• providing for an orderly and lawful transfer of the weapon upon your death to a family member or other heir,
  • avoiding probate and keeping your affairs private,
  • continuing beyond your death so that heirs or loved ones do not have to pay a transfer fee,
  • protecting you and your family from criminal prosecution,
  • protecting against civil liability,
  • ensuring your executor follows gun laws and regulations, and
  • protecting an immature beneficiary.

Gun Trusts Protect You and Your Family from Criminal Prosecution by Allowing Use of Title II Weapons By Multiple People

A great benefit of a gun trust is allowing for the use of the Title II weapon by multiple parties. Each party who will have access to and use of the weapon, should be a co-trustee of the gun trust.  “Gun trusts avoid criminal liability for the actual or constructive possession of a NFA firearm,” asserts O’Leary.  “You can constantly add people to your trust as co-trustees with you to allow them to use the firearm that’s owned by the trust, and then you can simply remove them from the trust as needed.”  In addition, a gun trust can have multiple beneficiaries, so more than one person can own and use the gun after you pass away.

Gun Trusts Protect the Novice Executor

Your executor may not know the gun laws and may not know that when an NFA firearm owner dies, there are requirements to register that firearm and restrictions on transporting it across state lines. A gun trust can set up the legal framework to protect your executor in the handling of the weapon.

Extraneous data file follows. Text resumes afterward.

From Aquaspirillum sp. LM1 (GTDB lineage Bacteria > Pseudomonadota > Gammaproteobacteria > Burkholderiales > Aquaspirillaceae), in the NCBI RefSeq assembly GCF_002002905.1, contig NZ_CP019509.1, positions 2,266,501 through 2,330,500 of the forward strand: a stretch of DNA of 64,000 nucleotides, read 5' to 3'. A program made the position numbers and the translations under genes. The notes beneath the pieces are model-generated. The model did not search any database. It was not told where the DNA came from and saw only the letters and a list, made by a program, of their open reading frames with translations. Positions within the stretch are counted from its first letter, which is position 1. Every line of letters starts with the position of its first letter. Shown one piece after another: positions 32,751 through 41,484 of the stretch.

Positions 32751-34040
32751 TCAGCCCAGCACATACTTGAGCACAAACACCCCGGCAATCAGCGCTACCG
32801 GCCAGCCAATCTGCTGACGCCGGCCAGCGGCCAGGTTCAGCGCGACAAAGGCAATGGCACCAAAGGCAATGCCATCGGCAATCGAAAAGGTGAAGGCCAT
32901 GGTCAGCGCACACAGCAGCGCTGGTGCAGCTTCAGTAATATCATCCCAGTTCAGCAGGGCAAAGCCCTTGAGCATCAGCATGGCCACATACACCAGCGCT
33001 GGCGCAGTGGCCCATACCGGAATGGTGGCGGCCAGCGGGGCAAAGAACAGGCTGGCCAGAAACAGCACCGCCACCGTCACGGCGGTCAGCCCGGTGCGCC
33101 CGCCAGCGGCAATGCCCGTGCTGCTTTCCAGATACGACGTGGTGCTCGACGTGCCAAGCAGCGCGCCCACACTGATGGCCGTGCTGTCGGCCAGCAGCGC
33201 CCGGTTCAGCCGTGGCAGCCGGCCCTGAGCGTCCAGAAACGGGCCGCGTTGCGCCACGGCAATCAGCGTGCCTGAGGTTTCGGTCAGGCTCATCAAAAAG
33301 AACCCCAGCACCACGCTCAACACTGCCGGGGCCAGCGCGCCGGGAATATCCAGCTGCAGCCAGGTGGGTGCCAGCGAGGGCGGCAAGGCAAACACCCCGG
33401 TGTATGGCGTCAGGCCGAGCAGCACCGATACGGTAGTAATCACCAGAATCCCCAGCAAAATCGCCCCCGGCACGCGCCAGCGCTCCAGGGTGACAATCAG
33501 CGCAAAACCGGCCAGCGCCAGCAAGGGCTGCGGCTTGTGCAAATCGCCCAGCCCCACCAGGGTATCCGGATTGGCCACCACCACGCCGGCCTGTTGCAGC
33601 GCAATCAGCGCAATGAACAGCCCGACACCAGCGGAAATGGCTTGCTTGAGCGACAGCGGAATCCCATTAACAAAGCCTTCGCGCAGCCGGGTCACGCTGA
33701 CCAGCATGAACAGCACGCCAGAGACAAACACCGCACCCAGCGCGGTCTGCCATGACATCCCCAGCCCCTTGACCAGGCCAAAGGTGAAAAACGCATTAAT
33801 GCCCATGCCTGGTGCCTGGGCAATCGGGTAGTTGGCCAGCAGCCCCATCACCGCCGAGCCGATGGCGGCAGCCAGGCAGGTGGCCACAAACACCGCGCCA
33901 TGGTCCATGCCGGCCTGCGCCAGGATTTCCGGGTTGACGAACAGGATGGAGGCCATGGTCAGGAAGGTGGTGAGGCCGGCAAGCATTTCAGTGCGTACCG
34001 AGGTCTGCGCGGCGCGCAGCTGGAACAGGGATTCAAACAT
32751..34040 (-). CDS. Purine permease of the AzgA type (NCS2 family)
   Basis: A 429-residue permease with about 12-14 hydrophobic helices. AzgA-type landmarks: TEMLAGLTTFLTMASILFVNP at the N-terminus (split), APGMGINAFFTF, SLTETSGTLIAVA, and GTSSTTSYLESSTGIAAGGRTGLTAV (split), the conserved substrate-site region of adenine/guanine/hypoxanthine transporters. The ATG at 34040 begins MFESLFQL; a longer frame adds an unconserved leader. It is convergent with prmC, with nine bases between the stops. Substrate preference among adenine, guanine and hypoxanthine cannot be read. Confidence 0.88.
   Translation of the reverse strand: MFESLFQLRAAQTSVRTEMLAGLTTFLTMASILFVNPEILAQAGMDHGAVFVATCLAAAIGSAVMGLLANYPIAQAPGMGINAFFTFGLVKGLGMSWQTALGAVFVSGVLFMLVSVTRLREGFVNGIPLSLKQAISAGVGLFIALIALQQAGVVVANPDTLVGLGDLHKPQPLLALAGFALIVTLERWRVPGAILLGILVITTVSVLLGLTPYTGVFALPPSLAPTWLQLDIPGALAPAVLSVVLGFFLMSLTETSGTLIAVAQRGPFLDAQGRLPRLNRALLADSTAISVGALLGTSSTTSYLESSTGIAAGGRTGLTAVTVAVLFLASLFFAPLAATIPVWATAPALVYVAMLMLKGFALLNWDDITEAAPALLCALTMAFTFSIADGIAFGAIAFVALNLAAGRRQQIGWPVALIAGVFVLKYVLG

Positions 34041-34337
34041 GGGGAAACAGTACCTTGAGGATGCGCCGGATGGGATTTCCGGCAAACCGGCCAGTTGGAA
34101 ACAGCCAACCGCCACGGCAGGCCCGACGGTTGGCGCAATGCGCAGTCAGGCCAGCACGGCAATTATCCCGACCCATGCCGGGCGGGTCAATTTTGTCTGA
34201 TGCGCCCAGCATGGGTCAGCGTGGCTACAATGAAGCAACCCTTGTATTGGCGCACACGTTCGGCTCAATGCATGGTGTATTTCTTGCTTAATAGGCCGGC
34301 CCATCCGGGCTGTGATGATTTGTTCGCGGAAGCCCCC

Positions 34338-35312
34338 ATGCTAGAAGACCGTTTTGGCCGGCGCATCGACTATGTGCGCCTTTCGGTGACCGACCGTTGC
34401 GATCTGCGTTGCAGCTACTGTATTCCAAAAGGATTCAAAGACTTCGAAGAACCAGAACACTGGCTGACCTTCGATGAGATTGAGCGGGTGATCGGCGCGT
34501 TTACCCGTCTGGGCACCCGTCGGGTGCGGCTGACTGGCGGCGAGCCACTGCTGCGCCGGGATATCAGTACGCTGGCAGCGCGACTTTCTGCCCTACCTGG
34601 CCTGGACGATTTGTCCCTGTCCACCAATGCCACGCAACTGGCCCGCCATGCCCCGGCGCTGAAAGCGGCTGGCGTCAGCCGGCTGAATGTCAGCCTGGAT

Additional Benefits of a Gun Trust for Non-NFA Firearms

An owner of a large collection of firearms may find it easier to transfer ownership of his or her weapons to a gun trust, even if the person doesn’t own any Title II weapons.  In recent years, the gun trust use has expanded to collectible firearms to preserve their use for future generations. Collectable firearms often are as expensive as collectible cars, so care must be taken to properly preserve and transfer them.  Gun trusts provide protection against two types of risks with non-NFA firearms: 1) lifetime risk for a civil liability for negligent entrustment of a firearm; 2) risk of a novice executor transferring gun ownership to someone on the prohibited person’s list.

Plan Early with an Experienced Estate Planning Attorney

A wonderful solution that helps avoid all of the issues related to the transfer of guns to your heirs is to create a gun trust with a knowledgeable Florida estate planning attorney.

If you’d like your family or loved ones to inherit guns, start the planning process early.  Your intended heir of the guns or gun collection may need to set up a proper firearm permit in order for them to receive the property.  The key is to plan early to avoid a scenario in which your loved ones find guns in your home after you have passed and no clear plan or documentation for how to manage the firearms.  Book a free discovery call to speak with our estate planning team who have the experience and understand the federal and Florida state laws on the ownership and transfer requirements of all firearms.